Missouri’s Green Tax Rebates a Wasteful Use of State Funds
On April 19, Missouri began a weeklong program of providing $5.6 million in rebates and eliminating the state sales tax on Energy Star appliances. This is a wasteful use of state funds that also entails significant unintended consequences.
Instead of creating new economic activity, programs that offer rebates on specific products like appliances and cars merely distort the market. Such transactions would occur anyway, in the future, independent of a rebate in the present, because consumers naturally upgrade to new machines as their older models begin to wear down or break. Additionally, the promise of increased energy savings is already a significant incentive.
The intended environmental impact of such rebate programs is negated by the way they are usually constructed. The subsidy creates an incentive to destroy operational appliances and build new machines to replace them. This destroys wealth in the Missouri economy, because the resources used to create these new appliances could have been used elsewhere. Acquiring a more fuel-efficient new appliance could also encourage the purchaser to wash dishes and laundry more frequently than before, which means that the overall decrease in energy usage may be much smaller than anticipated — or could even increase. If usage does drop as a result of sanctioned purchases, however, the reduction in overall Missouri energy usage will still be minimal at best unless every Missouri resident purchases a new appliance during the week that rebates are offered.
As a negative unintended consequence of the program, Missouri will lose a significant amount of tax revenue, independent of and in addition to the $5.6 million rebate. First, the state loses sales tax revenue from new appliance purchases. Then, if households do use less energy, the state will lose out on utility tax revenue in the future.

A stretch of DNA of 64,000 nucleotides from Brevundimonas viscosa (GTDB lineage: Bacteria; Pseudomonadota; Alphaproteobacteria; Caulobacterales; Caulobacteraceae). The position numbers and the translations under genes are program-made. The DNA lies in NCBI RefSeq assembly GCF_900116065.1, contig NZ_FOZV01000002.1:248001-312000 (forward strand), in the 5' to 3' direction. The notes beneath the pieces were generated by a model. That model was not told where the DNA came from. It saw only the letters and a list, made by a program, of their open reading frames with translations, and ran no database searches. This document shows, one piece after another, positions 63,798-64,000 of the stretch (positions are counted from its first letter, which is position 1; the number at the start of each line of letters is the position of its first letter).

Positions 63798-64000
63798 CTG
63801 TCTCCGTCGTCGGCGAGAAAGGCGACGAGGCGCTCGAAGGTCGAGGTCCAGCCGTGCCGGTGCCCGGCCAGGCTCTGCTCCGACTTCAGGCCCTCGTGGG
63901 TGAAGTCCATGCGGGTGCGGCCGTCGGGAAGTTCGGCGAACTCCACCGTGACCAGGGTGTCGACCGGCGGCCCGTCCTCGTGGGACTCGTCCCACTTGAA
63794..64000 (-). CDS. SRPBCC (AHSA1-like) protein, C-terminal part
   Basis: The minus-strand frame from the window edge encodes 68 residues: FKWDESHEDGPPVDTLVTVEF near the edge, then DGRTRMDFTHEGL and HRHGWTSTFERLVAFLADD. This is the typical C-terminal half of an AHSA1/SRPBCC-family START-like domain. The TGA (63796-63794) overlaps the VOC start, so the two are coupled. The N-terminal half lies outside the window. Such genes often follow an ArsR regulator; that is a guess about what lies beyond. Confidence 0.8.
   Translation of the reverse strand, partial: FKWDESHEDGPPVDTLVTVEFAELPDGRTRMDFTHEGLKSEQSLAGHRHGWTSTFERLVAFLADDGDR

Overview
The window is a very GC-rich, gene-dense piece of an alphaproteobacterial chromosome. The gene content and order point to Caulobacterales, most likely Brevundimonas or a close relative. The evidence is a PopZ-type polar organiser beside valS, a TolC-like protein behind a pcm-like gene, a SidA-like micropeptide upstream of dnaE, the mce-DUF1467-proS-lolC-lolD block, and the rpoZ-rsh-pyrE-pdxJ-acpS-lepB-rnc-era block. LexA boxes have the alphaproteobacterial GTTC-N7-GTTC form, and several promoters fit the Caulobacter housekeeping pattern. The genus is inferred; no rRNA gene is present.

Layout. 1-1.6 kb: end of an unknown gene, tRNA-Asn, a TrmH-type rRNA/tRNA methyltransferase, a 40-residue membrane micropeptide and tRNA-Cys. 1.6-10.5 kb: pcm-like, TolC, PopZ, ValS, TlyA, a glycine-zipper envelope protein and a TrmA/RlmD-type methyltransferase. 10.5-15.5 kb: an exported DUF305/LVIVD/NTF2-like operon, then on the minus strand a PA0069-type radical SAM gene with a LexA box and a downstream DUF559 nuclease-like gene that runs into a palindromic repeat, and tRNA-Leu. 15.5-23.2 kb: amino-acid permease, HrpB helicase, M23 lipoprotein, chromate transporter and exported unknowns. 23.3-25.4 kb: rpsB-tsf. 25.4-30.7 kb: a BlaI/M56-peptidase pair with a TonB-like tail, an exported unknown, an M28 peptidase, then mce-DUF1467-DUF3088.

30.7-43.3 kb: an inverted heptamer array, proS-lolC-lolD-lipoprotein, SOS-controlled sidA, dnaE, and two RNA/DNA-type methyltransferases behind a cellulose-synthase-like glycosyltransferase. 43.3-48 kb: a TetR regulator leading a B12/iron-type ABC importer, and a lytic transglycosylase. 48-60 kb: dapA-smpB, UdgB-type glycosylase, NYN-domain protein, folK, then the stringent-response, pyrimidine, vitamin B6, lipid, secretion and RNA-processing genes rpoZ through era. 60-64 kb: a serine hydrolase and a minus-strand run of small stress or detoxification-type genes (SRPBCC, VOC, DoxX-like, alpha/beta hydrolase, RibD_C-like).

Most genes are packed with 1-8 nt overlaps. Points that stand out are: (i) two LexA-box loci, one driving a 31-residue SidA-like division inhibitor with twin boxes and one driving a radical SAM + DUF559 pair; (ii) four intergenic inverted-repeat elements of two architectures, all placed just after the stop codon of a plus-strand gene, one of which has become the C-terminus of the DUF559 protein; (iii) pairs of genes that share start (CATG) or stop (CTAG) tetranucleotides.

Programs like Missouri’s green tax holiday illustrate the parable of the broken window by economist Frédéric Bastiat. When the government spends money on rebates, it cannot devote this money to other programs that could otherwise benefit, or return it to taxpayers who would spend it in any number of other ways. When the government uses taxpayer money to stimulate one part of the economy, it comes at the expense of those other sectors in the economy.
The tax holiday is undesirable on a fundamental level, as well. It reinforces the flawed idea that individuals should look to the government for approval of which products and services to buy and how to behave. By eliminating state sales taxes on only those appliances that have the Energy Star designation — the Environmental Protection Agency’s stamp of approval — the government favors certain products and behaviors over others. When seeking direction on their buying behavior, consumers would be better off if they consulted third-party sources, such as Consumer Reports, that aren’t as swayed by special interests.
The green sales tax holiday is a wasteful and inefficient program, and Missourians would be better off if the $5.6 million in rebates were either spent in a useful way or returned to taxpayers.
Christine Harbin is a research analyst with the Show-Me Institute, a Missouri-based think tank.